Functional role of unmyelinated tactile afferents in human hairy skin: sympathetic response and perceptual localization

Exp Brain Res. 2008 Jan;184(1):135-40. doi: 10.1007/s00221-007-1175-x. Epub 2007 Oct 26.


In addition to A-beta fibres the human hairy skin has unmyelinated (C) fibres responsive to light touch. Previous functional magnetic resonance imaging (fMRI) studies in a subject with a neuronopathy who specifically lacks A-beta afferents indicated that tactile C afferents (CT) activate insular cortex, whereas no response was seen in somatosensory areas 1 and 2. Psychophysical tests suggested that CT afferents give rise to an inconsistent perception of weak and pleasant touch. By examining two neuronopathy subjects as well as control subjects we have now demonstrated that CT stimulation can elicit a sympathetic skin response. Further, the neuronopathy subjects' ability to localize stimuli which activate CT afferents was very poor but above chance level. The findings support the interpretation that the CT system is well suited to underpin affective rather than discriminative functions of tactile sensations.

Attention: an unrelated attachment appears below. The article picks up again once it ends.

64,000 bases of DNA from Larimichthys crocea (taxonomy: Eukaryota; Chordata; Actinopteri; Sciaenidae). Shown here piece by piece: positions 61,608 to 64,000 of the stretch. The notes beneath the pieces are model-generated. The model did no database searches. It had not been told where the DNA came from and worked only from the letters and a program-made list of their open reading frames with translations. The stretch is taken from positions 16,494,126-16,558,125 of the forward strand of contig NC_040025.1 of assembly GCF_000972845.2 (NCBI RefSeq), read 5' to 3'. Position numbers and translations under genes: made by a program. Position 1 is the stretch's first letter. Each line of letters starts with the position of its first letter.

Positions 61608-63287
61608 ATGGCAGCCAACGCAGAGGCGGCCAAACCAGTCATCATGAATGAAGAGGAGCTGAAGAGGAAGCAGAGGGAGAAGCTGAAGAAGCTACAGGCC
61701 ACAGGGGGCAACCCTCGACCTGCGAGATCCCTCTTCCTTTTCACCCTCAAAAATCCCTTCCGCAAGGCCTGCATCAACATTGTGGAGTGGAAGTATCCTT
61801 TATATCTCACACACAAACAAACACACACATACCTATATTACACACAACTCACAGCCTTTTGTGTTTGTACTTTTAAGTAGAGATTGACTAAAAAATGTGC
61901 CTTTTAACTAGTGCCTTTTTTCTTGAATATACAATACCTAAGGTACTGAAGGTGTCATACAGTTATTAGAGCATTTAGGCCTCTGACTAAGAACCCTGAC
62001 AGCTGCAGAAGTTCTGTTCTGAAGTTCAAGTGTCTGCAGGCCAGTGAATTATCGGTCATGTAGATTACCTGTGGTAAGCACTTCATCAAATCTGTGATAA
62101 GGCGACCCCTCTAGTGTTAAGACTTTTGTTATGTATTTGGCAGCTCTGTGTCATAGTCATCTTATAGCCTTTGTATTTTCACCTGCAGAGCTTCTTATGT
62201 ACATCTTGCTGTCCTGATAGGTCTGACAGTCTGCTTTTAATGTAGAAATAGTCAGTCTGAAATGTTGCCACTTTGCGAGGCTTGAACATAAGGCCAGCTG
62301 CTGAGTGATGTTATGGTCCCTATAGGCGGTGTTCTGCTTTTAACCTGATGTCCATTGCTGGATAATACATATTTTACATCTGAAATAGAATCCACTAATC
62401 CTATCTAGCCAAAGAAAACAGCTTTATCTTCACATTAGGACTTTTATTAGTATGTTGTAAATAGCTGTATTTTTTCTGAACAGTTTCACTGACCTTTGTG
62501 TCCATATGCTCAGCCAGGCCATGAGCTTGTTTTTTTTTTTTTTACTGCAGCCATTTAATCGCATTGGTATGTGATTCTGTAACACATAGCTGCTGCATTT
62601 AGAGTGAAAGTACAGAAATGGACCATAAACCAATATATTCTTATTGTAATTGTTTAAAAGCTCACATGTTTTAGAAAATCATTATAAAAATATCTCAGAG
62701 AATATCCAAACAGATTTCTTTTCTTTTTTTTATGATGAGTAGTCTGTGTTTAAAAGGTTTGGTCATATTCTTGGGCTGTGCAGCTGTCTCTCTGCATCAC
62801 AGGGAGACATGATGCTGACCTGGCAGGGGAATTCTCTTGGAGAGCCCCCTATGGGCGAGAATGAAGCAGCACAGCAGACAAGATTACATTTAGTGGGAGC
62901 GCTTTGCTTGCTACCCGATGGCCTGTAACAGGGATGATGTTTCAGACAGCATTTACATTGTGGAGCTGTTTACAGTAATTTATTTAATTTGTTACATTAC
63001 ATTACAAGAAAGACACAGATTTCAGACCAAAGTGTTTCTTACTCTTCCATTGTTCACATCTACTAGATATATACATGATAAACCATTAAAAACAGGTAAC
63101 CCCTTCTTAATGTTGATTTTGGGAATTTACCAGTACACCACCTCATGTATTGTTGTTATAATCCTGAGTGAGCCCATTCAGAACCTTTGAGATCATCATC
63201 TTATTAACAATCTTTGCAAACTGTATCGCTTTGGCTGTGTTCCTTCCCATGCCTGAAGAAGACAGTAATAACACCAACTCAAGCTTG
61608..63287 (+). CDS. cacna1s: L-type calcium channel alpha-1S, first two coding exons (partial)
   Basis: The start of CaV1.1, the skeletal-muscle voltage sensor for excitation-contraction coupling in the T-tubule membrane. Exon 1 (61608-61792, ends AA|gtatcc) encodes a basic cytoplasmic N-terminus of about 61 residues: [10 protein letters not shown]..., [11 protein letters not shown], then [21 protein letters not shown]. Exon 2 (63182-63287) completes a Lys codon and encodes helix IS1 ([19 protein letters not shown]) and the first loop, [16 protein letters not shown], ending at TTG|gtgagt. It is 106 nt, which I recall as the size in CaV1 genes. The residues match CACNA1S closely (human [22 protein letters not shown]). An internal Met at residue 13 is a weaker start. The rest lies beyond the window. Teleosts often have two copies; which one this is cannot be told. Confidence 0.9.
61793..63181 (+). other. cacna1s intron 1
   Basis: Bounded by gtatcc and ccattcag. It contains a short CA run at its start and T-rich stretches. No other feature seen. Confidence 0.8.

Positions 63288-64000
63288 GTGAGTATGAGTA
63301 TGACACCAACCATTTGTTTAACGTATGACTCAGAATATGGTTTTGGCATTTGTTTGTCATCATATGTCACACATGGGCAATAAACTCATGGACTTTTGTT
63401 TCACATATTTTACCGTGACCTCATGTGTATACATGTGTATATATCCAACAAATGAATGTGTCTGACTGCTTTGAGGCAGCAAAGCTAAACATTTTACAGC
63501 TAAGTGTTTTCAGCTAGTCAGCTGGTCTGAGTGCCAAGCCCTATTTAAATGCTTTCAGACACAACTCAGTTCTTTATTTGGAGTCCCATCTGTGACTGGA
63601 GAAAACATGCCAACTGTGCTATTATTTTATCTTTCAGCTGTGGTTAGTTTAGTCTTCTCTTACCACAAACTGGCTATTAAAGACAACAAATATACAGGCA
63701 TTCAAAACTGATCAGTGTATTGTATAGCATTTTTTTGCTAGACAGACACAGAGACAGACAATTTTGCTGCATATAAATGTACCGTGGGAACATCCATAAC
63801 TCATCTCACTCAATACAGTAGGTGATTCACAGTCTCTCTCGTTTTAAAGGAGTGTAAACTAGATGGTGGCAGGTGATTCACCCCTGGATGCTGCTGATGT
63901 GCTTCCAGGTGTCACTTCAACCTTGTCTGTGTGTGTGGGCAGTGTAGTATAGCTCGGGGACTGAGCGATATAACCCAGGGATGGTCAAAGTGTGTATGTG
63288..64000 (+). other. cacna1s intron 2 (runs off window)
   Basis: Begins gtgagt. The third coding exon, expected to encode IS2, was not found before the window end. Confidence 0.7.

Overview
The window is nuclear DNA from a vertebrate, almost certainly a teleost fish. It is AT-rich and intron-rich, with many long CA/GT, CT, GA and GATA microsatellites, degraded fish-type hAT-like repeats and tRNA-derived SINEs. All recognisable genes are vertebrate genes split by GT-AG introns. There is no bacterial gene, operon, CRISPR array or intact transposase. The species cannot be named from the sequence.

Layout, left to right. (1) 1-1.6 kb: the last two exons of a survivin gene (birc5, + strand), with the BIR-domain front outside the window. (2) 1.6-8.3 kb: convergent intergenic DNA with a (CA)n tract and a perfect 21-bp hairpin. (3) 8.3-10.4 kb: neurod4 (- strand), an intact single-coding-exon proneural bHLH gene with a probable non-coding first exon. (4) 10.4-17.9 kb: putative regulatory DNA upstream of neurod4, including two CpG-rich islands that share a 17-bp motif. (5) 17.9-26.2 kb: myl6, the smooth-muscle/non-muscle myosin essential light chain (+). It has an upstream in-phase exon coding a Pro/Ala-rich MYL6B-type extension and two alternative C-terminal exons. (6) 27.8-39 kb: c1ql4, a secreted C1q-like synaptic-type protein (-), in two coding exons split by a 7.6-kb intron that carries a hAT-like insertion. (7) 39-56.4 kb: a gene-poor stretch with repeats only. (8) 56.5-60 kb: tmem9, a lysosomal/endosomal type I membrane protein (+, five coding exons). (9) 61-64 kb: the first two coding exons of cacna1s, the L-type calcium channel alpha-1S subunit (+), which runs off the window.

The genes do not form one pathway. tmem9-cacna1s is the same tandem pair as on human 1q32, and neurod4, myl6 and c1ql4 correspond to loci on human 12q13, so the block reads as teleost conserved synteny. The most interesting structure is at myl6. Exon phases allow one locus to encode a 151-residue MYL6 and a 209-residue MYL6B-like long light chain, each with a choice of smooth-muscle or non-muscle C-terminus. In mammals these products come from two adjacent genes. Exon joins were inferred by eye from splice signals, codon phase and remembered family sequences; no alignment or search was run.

Publication types

  • Research Support, Non-U.S. Gov't

MeSH terms

  • Adult
  • Afferent Pathways / physiology
  • Female
  • Forearm
  • Hair / physiology*
  • Humans
  • Male
  • Mechanoreceptors / physiology*
  • Middle Aged
  • Neuritis / physiopathology*
  • Perception / physiology*
  • Physical Stimulation
  • Reference Values
  • Sensory Thresholds / physiology
  • Skin / physiopathology
  • Skin Physiological Phenomena*
  • Touch / physiology*